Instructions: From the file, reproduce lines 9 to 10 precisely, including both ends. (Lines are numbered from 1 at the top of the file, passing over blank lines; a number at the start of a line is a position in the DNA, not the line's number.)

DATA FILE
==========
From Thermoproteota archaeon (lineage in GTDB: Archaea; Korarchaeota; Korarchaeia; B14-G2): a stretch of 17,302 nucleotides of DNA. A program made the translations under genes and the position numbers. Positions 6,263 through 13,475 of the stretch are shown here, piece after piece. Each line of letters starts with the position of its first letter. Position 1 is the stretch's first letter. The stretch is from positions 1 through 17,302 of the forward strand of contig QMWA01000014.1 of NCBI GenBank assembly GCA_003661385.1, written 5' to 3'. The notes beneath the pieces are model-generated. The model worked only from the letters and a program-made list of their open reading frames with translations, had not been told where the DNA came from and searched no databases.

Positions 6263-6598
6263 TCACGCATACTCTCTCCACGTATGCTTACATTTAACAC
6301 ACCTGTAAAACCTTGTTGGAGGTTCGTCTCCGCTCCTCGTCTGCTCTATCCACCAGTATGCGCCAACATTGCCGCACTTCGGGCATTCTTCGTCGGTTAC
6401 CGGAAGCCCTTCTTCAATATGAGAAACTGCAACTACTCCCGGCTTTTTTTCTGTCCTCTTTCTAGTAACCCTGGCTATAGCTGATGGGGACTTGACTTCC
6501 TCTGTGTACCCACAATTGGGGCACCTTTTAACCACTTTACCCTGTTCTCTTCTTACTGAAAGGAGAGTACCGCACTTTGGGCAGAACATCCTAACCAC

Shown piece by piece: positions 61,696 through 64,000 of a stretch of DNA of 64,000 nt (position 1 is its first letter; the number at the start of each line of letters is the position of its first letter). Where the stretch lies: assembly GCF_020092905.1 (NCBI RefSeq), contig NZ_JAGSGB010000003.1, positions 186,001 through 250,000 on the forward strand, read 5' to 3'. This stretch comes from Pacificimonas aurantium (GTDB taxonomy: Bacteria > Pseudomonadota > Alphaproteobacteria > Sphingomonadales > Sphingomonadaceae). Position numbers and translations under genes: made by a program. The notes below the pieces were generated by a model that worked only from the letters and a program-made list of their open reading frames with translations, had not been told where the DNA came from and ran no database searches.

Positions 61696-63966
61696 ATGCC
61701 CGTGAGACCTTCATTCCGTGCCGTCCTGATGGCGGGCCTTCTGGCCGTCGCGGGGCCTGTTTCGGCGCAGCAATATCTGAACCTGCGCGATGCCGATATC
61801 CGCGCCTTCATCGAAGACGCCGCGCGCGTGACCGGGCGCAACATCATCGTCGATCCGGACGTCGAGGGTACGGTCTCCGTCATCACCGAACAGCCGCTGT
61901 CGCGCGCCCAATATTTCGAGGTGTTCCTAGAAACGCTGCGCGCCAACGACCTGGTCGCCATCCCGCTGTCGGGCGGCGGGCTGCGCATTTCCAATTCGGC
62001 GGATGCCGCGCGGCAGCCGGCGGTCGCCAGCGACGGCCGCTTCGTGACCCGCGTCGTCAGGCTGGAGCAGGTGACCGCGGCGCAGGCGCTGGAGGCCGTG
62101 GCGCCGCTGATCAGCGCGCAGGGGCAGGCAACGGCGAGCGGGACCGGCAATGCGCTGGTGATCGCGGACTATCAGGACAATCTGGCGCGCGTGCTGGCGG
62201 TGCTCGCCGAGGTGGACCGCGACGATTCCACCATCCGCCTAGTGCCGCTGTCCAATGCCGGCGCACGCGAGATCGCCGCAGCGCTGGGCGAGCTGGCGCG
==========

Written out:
61696 ATGCC
61701 CGTGAGACCTTCATTCCGTGCCGTCCTGATGGCGGGCCTTCTGGCCGTCGCGGGGCCTGTTTCGGCGCAGCAATATCTGAACCTGCGCGATGCCGATATC